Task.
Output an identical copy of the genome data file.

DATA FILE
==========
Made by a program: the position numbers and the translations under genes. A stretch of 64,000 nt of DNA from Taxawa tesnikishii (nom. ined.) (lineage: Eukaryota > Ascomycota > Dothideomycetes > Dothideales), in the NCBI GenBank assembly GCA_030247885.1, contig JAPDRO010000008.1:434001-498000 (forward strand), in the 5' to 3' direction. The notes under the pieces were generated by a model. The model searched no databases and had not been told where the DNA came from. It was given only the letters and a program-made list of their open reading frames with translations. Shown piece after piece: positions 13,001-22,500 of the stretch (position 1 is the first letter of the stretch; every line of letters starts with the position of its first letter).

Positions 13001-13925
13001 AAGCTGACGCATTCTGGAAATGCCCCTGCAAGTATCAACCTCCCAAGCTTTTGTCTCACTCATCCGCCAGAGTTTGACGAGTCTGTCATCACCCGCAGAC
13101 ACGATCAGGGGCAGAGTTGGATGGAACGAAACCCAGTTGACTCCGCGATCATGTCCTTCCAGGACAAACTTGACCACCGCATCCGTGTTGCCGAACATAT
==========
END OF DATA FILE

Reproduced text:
Made by a program: the position numbers and the translations under genes. A stretch of 64,000 nt of DNA from Taxawa tesnikishii (nom. ined.) (lineage: Eukaryota > Ascomycota > Dothideomycetes > Dothideales), in the NCBI GenBank assembly GCA_030247885.1, contig JAPDRO010000008.1:434001-498000 (forward strand), in the 5' to 3' direction. The notes under the pieces were generated by a model. The model searched no databases and had not been told where the DNA came from. It was given only the letters and a program-made list of their open reading frames with translations. Shown piece after piece: positions 13,001-22,500 of the stretch (position 1 is the first letter of the stretch; every line of letters starts with the position of its first letter).

Positions 13001-13925
13001 AAGCTGACGCATTCTGGAAATGCCCCTGCAAGTATCAACCTCCCAAGCTTTTGTCTCACTCATCCGCCAGAGTTTGACGAGTCTGTCATCACCCGCAGAC
13101 ACGATCAGGGGCAGAGTTGGATGGAACGAAACCCAGTTGACTCCGCGATCATGTCCTTCCAGGACAAACTTGACCACCGCATCCGTGTTGCCGAACATAT